couldn’t say about IVF but there was talk that she was trying for years and she suffered a miscarriage. so, “she really tried for that baby” seems a perfectly reasonable statement to me. she wanted a baby, it took a long time and suffered some heartbreak on the way. we really don’t know the ins and out (no pun intended) of it. i’m not saying it was worse for her than anyone else, but it’s a stressful and upsetting thing for anyone. i think it’s perfectly natural to want to celebrate after all that.

      • Nerd Alert says:

        Gwen has always wanted lots of babies, and said she would definitely try for a third after the second came along. Then the probable miscarriage…yeah, I think they were really trying. To me having to schedule sex sounds like trying, though. I could get pregnant from looking at sperm if I weren’t so careful.

  25. Anon says:

    I think every baby is entitled to have a shower regardless where they sit in pecking order. Too much is made of first born and makes any child born after less. When a child is older its much nicer for them to sit and look at pics and they also had a celebration of friends and family for there impending arrival as any of there siblings. Many times the so called etiquitee people need to rethink. Has nothing to do with wealth or lack there of..its the celebration of any new life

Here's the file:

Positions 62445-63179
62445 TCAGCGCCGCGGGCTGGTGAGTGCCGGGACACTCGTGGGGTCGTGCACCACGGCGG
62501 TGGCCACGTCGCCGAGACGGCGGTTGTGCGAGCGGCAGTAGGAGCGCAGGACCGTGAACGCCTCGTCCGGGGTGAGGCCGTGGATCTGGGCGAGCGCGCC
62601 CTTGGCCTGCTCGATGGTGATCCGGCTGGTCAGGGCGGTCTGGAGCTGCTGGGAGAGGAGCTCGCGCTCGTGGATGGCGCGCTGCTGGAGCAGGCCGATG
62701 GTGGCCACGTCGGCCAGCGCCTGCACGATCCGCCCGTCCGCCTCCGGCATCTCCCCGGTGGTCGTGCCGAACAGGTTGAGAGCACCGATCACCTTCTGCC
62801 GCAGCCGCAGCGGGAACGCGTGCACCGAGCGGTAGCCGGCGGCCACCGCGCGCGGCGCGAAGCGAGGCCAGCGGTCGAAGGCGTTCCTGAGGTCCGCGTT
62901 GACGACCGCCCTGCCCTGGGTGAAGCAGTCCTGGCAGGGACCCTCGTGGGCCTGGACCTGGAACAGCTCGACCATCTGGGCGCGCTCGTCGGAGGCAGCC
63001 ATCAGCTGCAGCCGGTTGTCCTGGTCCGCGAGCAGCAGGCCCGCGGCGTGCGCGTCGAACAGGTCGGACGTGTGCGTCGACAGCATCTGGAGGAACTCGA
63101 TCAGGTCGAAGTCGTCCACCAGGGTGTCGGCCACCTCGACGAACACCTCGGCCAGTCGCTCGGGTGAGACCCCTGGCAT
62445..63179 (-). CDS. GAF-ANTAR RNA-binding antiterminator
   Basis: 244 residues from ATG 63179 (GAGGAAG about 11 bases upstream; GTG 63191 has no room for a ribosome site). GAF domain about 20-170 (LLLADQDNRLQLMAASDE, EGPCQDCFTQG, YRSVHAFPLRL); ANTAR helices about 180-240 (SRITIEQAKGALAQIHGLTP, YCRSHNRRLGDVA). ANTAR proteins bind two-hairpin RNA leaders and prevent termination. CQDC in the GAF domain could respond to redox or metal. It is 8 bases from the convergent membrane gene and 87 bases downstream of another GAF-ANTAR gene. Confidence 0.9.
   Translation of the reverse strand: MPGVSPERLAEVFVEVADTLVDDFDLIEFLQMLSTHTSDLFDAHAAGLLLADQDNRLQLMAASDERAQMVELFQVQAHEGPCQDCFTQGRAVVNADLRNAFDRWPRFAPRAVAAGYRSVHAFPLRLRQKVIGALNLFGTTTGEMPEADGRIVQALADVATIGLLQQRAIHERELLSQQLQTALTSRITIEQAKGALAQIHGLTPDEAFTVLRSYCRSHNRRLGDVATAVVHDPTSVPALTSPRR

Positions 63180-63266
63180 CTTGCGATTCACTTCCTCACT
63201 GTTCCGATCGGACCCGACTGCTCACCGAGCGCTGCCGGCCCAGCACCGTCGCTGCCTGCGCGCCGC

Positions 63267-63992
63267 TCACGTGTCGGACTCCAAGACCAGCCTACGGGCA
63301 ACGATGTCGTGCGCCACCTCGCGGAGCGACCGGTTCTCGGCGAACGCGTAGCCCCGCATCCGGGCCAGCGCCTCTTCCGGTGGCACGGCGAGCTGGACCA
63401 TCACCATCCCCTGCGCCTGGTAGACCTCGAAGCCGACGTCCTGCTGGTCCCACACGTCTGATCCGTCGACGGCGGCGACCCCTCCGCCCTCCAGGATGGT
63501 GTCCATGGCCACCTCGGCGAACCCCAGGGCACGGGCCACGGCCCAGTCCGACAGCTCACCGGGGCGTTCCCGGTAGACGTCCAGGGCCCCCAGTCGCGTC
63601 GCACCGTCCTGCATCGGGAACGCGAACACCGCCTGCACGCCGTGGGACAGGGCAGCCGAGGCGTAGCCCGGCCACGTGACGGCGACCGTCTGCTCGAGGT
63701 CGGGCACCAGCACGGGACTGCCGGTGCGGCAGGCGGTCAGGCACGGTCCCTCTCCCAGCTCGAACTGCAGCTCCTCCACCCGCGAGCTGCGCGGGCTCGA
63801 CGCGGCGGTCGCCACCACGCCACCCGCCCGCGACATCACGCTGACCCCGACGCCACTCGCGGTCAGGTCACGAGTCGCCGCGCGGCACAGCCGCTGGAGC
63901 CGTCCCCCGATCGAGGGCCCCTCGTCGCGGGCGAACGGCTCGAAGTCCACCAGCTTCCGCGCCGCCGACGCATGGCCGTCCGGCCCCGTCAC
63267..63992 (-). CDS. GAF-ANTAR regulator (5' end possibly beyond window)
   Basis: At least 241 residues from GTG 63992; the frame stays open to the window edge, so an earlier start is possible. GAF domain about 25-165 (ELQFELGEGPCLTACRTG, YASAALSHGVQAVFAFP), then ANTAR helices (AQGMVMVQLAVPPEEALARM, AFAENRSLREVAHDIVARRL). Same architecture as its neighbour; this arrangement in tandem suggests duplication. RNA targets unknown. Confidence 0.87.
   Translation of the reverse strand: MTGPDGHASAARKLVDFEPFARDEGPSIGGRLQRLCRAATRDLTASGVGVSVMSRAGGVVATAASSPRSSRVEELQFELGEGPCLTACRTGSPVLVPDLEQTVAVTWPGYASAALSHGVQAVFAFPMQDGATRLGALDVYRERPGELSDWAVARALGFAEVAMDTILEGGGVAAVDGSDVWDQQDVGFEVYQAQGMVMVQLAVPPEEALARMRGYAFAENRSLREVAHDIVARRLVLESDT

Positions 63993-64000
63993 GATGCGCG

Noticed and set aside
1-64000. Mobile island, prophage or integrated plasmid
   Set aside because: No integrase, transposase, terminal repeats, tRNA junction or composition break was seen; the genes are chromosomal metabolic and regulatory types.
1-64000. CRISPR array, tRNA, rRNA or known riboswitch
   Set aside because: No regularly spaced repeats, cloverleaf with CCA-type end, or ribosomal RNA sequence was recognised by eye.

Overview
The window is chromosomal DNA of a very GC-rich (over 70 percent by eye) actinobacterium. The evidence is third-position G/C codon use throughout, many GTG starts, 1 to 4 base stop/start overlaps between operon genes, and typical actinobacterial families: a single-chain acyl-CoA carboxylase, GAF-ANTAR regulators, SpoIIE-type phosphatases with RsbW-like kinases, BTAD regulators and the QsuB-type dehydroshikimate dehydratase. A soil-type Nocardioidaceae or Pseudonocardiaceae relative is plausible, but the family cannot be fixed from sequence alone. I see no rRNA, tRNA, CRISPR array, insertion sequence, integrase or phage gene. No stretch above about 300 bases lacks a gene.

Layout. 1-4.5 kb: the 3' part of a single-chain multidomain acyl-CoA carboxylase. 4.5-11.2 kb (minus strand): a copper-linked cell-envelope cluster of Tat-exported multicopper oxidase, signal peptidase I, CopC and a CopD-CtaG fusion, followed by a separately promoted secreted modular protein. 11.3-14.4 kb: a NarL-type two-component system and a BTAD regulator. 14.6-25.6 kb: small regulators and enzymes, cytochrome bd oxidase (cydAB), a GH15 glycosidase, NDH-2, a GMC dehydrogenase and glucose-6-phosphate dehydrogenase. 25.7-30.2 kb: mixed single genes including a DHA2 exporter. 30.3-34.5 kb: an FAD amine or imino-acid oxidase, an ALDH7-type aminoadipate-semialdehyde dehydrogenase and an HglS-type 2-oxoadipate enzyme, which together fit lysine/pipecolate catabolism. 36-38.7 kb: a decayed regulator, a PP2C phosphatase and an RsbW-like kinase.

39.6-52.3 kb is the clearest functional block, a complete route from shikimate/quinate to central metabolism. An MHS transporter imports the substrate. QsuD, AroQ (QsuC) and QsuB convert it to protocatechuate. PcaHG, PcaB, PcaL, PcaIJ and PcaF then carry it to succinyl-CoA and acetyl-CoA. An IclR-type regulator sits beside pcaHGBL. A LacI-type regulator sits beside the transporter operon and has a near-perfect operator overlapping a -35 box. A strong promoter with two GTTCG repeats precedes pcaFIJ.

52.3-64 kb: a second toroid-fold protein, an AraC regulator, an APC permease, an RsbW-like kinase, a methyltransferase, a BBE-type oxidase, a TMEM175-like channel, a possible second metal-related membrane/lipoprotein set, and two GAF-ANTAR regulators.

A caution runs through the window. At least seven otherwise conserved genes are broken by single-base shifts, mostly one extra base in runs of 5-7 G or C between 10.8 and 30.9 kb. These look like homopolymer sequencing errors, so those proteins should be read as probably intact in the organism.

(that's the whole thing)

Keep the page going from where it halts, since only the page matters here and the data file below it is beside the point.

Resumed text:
26. HappyMom says:

    I refused showers for my 2nd and 3rd-like everyone has said-it’s not considered “appropriate”. For my 4th, a bunch of girlfriends gave me a brunch-and instead of giving me baby gifts (which I certainly did not need) they gave me a spa gift certificate-which was fantastic!

  27. GeeMoney says:

    Nope, it’s not bad form. It shouldn’t matter if it’s baby number 1 or baby number 1000…. if you want to have a shower and celebrate the impending birth of your baby with your friends and family, have one. Free gifts (whether you have money or not) ROCK!

    • sputnik says: